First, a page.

Develop by Feature, Develop by Component, or Some Combination?

I’ve been working with Rebecca Wirfs-Brock on an agile architecture workshop. I’m working with Rebecca because she has such a depth of experience in architecture, as well as design. She’s working with me because of my project and program management experience. We’re pretty psyched.

We’re working through the issues of large programs and architecture, and, of course, we have encountered the develop by component vs. develop by feature debate. I’m closer to the develop by feature side of the house than Rebecca. She’s a little closer to the develop by component side. We’re not too far apart–we’re not polar–we’re not precisely at the same place. And, we may never be at the same place, because our experiences are different. We each have good reasons.

You get tremendous benefits when you develop by component: high cohesion in the component and low coupling between components. Don’t underestimate the value of these. If you don’t pay attention to cohesion and coupling, eventually you can’t develop anything.

When you develop by feature, you get features. It’s hard to underestimate the value of working product.

But especially in a large system effort, with multiple teams, how do you do this right? Of course, it depends. You might have a combination of teams, in my preference after you have a little experience with some features. Maybe you develop some prototypes. Maybe you do something else.

We’re developing a simulation for the workshop. If you have encountered this problem in your system, please post a comment and let me know if you would like a simulation to explore this. (I am not under the impression this means you would commit to our workshop!) If you’d like to send me private email, that’s great too. We’re trying to develop a simulation that will mimic what happens at work.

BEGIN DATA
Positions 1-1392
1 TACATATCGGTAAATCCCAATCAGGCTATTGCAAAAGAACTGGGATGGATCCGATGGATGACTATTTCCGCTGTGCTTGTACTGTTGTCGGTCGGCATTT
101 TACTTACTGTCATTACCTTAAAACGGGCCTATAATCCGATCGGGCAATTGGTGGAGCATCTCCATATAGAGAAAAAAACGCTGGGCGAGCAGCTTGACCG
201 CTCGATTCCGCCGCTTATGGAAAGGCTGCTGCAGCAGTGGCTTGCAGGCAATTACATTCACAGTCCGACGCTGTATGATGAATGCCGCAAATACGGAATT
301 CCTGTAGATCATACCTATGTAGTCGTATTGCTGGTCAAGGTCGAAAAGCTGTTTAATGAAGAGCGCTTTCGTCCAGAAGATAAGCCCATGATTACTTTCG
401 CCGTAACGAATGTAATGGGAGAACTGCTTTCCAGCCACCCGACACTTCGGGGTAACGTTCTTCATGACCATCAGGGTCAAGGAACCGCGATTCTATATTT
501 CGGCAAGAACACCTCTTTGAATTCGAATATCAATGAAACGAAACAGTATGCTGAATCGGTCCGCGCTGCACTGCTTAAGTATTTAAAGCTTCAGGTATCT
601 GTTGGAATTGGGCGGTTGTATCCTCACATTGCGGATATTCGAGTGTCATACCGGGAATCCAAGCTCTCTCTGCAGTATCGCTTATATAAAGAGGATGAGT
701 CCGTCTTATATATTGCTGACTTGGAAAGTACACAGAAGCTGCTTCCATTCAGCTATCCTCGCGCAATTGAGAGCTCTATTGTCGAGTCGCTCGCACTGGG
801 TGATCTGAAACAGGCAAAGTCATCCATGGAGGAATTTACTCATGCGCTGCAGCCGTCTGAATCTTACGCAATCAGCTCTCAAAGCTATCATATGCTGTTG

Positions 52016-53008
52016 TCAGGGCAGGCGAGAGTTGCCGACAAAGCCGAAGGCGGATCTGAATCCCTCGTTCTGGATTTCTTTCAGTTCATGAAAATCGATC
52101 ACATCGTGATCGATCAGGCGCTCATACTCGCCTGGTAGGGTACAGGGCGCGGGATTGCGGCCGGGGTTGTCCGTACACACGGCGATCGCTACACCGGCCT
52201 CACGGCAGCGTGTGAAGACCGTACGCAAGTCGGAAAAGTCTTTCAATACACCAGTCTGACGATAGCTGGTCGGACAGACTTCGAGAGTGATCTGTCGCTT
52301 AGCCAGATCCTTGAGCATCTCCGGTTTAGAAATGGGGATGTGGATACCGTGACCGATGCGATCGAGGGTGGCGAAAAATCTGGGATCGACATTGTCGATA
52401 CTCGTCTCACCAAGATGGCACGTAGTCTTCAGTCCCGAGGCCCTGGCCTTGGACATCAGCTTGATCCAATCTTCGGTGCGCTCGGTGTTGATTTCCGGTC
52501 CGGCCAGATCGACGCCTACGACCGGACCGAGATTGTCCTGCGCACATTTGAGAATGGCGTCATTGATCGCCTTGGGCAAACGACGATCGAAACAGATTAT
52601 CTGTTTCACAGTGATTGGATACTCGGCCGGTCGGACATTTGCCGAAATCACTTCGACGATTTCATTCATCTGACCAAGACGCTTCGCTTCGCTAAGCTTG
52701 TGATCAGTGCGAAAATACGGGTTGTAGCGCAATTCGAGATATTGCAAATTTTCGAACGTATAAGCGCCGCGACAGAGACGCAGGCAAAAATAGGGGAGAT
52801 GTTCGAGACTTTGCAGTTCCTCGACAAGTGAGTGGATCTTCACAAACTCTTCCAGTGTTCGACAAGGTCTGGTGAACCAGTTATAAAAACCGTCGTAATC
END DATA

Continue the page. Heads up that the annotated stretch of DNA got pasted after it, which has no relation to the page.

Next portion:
5 Comments

  1. Hi Johanna,
    being in the middle of a huge integration project (70 plants worldwide), we develop our core system based on agile scrum methdodolgy. The interface part is very complicated, since your associated applications out there (300+) aspect you to have a timeline for the drops and a list of interfaces. These stakeholders expect a schedule based delivery, but we work along the backlog. It is a mess. But if we would have done the traditional way, we would have rewritten the specs probably over a hundred times and would have had no output til today. So agile, rules, since you get something on the street drop by drop !
    Greetings
    Bernd

    Reply
  2. My experience is that the feature and component layers have several many to many relationships, depending on the level of detail you’re working at. They may even be different names for the same thing, from different levels of detail. If you are building a new feature like “Customer transfers money” then you should be able to factor this into components like “system authenticates customer”, “customer withdraws money from source account” and “customer deposits money into target account”. (I know this isn’t how transfers really work, but it’s illustrative.) in this scenario, some components — authentication for example — may already exist, and can be reused. For components that don’t exist, well, have the team define them for possible reuse. Record them to a reference architecture, and make “check reference architecture for reusable components” a mandatory step in your development life cycle.